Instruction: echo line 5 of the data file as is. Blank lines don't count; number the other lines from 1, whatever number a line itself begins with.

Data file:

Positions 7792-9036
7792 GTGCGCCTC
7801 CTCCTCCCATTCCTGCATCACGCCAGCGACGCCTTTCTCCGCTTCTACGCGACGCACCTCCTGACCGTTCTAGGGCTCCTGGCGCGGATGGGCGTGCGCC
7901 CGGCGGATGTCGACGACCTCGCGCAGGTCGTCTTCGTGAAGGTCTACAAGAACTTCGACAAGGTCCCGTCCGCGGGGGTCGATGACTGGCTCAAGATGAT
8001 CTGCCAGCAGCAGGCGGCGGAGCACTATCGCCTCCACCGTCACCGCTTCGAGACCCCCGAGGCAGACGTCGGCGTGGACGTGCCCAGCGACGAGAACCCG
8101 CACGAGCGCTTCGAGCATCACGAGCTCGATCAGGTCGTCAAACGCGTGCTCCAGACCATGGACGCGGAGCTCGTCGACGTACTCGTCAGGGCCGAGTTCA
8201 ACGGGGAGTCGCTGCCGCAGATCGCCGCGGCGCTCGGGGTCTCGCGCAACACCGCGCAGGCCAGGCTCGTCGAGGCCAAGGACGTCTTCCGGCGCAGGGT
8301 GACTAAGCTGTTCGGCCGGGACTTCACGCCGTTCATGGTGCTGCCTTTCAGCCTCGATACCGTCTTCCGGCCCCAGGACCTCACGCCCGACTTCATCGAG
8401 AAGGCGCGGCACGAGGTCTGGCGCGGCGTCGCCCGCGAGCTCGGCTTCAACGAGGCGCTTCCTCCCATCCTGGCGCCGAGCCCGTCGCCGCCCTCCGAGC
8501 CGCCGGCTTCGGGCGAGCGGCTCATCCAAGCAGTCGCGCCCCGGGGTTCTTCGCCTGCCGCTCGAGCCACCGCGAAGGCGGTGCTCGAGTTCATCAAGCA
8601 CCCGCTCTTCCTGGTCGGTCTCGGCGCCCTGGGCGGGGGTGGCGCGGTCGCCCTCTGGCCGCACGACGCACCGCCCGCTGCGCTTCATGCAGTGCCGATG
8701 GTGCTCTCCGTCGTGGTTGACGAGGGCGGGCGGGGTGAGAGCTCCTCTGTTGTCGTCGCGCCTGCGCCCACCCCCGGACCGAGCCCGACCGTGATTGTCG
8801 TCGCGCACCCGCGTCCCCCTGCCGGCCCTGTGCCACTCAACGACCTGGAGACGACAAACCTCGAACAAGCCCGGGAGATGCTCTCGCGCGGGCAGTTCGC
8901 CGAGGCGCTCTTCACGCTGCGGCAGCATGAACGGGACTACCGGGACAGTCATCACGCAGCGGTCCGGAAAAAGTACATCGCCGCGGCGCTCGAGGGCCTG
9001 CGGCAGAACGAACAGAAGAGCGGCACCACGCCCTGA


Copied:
8001 CTGCCAGCAGCAGGCGGCGGAGCACTATCGCCTCCACCGTCACCGCTTCGAGACCCCCGAGGCAGACGTCGGCGTGGACGTGCCCAGCGACGAGAACCCG